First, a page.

Masks are required, and bars still aren’t open. But isolation fatigue is settling in: Ever more people are venturing out into the Asheville area’s stores, restaurants and streets. That includes tourists, who as of a June 24 vote by the Buncombe County Board of Commissioners are allowed to fill county lodging facilities to capacity.
As Buncombe enters this new phase, Xpress took a look at the COVID-19 stats — both in Western North Carolina and in some likely points of departure for Buncombe-bound travelers.
Western North Carolina
As of June 29, Buncombe County has reported 574 COVID-19 cases; that date also brought confirmation of 27 new cases, the county’s second-highest single-day increase so far. The majority of the county’s 36 deaths have occurred among those age 75 and older.
Buncombe’s positive test rate averages just 2%, according to county-level data released by the N.C. Department of Health and Human Services. In contrast, the state-level positivity rate hasn’t dropped below 8% for the entirety of June.
Henderson County, which saw an initial spike of COVID-19 cases in early April linked to an outbreak at a long-term care facility, reports 593 cases and 49 deaths to date. Henderson has one of WNC’s highest per capita case counts, at 51 per 10,000 people, and has more total cases than any other county in the region.
The percent of positive tests is higher in Macon County, at an average of 17%, than in any other county in the state. And of Macon’s 280 cases, 240 (86%) occur among individuals who identify as Hispanic, despite that group comprising only 7.4% of the county’s population.
But WNC also has several areas that have seen comparatively less impact from the coronavirus. Only 13 COVID-19 cases have been reported in Madison County, according to NCDHHS data, and only four other counties in the state have reported lower numbers: Clay, Graham, Avery and Tyrrell, with nine cases each.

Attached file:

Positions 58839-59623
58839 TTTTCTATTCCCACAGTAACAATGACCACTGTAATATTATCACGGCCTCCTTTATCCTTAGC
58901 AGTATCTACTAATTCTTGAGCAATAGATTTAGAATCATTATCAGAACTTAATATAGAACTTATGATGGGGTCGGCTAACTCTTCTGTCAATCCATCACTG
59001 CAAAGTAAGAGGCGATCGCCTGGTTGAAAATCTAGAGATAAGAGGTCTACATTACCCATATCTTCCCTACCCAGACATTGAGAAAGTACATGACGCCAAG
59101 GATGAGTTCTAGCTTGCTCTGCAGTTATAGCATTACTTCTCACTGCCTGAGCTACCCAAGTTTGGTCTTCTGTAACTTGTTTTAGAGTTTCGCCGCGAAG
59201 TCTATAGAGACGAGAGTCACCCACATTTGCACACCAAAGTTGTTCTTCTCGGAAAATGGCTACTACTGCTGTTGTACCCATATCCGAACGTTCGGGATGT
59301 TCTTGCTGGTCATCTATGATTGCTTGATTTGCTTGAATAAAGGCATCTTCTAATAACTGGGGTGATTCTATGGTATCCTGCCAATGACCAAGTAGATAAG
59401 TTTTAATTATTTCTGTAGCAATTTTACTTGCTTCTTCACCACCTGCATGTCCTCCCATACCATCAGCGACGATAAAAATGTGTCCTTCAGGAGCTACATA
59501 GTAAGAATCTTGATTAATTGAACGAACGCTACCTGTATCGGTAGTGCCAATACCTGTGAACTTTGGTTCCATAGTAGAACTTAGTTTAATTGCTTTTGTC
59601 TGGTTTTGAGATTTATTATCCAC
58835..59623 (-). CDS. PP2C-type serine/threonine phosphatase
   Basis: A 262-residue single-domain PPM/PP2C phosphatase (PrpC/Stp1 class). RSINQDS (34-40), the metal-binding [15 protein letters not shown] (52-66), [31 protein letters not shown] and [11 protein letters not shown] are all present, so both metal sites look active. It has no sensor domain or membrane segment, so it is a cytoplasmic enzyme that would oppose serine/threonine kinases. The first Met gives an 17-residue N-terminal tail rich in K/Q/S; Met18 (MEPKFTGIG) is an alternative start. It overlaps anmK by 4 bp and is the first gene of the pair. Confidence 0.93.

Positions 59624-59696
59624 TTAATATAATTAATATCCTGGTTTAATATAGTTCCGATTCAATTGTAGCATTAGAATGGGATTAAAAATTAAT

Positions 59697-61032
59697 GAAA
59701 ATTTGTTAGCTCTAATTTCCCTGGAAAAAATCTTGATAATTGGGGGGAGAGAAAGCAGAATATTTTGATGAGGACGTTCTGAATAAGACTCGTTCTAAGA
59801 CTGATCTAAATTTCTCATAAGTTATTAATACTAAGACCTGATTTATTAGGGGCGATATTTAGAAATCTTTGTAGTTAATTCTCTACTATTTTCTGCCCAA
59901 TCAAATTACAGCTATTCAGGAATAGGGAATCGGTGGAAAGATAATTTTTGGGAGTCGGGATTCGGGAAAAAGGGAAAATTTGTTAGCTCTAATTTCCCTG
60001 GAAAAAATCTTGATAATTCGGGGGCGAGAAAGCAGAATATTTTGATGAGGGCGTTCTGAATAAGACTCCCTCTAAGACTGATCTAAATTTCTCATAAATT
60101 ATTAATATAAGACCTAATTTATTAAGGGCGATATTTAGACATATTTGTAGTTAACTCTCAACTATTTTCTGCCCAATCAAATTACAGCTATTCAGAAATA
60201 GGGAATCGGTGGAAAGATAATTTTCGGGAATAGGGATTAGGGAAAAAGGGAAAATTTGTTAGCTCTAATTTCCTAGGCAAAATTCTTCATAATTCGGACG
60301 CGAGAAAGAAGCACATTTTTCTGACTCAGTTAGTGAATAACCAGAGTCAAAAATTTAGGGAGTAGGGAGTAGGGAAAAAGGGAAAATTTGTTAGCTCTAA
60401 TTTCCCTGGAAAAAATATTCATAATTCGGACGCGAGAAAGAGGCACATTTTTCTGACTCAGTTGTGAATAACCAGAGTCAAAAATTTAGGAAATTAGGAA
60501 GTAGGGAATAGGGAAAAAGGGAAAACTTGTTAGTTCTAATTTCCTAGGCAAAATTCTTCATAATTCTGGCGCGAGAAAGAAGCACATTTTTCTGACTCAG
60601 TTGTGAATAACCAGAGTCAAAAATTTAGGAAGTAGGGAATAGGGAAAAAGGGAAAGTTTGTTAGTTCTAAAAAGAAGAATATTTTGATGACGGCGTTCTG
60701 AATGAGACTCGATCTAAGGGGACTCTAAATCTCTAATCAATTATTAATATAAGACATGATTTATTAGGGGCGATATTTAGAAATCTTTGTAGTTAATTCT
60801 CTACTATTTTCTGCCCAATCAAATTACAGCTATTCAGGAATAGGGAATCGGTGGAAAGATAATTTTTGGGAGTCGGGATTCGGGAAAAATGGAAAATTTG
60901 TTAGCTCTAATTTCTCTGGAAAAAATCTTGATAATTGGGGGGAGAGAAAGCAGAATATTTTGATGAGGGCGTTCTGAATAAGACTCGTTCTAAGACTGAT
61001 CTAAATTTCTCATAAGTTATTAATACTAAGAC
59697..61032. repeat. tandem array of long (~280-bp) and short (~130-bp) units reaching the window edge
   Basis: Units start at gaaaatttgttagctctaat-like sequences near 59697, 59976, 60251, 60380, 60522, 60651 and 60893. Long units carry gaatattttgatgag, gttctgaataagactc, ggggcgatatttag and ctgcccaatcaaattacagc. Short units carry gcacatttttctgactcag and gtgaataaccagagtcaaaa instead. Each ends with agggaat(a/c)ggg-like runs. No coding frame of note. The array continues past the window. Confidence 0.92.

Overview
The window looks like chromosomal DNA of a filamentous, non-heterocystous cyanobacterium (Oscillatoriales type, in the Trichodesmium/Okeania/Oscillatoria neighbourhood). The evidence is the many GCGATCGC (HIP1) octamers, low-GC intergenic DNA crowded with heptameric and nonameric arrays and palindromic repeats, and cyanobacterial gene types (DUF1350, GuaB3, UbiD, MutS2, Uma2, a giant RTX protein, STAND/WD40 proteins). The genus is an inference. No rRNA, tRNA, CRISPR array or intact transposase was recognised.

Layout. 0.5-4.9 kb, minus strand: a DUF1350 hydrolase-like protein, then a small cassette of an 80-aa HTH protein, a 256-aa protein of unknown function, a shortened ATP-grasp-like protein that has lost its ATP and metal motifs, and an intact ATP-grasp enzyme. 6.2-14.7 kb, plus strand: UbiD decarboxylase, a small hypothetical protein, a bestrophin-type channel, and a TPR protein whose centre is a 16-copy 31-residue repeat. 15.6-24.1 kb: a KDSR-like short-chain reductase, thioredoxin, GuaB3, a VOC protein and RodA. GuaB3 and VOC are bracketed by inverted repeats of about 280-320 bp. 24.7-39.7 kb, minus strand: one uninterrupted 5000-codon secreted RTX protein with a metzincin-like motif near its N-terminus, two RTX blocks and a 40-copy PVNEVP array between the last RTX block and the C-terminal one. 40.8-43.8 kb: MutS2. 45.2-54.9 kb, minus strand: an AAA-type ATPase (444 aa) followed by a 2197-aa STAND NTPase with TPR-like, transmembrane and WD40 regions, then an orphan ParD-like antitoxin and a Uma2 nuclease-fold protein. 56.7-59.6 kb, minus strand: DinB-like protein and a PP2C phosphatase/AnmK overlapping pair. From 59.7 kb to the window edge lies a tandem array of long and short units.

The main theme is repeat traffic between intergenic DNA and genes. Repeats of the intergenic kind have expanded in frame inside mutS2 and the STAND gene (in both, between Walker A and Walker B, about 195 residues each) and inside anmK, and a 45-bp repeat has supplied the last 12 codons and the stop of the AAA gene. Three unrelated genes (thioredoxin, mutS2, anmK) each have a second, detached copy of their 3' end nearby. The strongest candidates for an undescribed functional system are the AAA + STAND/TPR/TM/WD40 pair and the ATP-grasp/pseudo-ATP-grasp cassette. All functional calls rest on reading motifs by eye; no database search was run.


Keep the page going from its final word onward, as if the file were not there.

Haywood County has not reported a single COVID-19 death, despite reporting 89 cases. The majority of those cases have been reported in individuals age 49 and younger — a trend seen across WNC and throughout the state.
The Buncombe County Tourism Development Authority is beginning to target advertisements to potential tourists from areas with “comparatively low COVID-19 case counts” located within a 6.5-hour drive of Asheville. Here’s what the numbers look like in four nearby markets:
- Greenville-Spartanburg, S.C.: Greenville County has confirmed 4,887 cases of COVID-19, making it South Carolina’s largest county-wide outbreak, according to data released June 28 by the S.C. Department of Health and Environmental Control. Spartanburg County has confirmed 1,543 confirmed cases.
- Knoxville, Tenn.: Knox County, in which Knoxville is located, has reported 947 confirmed and probable COVID-19 cases and five deaths, according to June 29 data released by the Tennessee Department of Health. Approximately 563 of those cases are presumed to be recovered.
- Tri-Cities Region, Tenn.: The Tri-Cities region, which includes the cities of Kingsport, Johnson City and Bristol, covers eight Tennessee counties: Carter, Greene, Hancock, Hawkins, Johnson, Sullivan, Unicoi and Washington counties. Together, these counties account for 488 confirmed and probable COVID-19 cases.
- Winston-Salem, N.C.: According to NCDHHS data, Forsyth County, home of Winston-Salem, has reported 2,978 COVID-19 cases and 34 deaths to date. The county’s positive test rate is 10%.
In other news
- Buncombe County and Western North Carolina Community Health Services will operate three community-based COVID-19 testing sites for the next 10 weeks. Testing will be conducted at the following sites, with language translation services available at all locations:
- Ingles Markets parking lot at 2217 US Highway 70 in Swannanoa every Tuesday, beginning June 30, with early testing hours for long-term care and congregate living staff 9:30-10:30 a.m. and testing for the general public 10:30 a.m.-1:30 p.m.
- Buncombe County Sports Park at 58 Apac Drive every Thursday, beginning July 2, with early testing hours for long-term care and congregate living staff 9:30-10:30 a.m. and testing for the general public 10:30 a.m.-1:30 p.m.
- A-B Tech’s Allied Health parking lot every Sunday, beginning July 5, 1:30-5:30 p.m.
- Black Mountain Neuro-Medical Treatment Center is the seventh Buncombe long-term care facility to report an outbreak of COVID-19, with two cases reported among staff, according to NCDHHS data released June 26.
- True Ridge in Hendersonville will receive $100,000 from NCDHHS to support COVID-19 prevention measures in the Hispanic community. The grant will fund contact tracing, isolation measures and prevention techniques.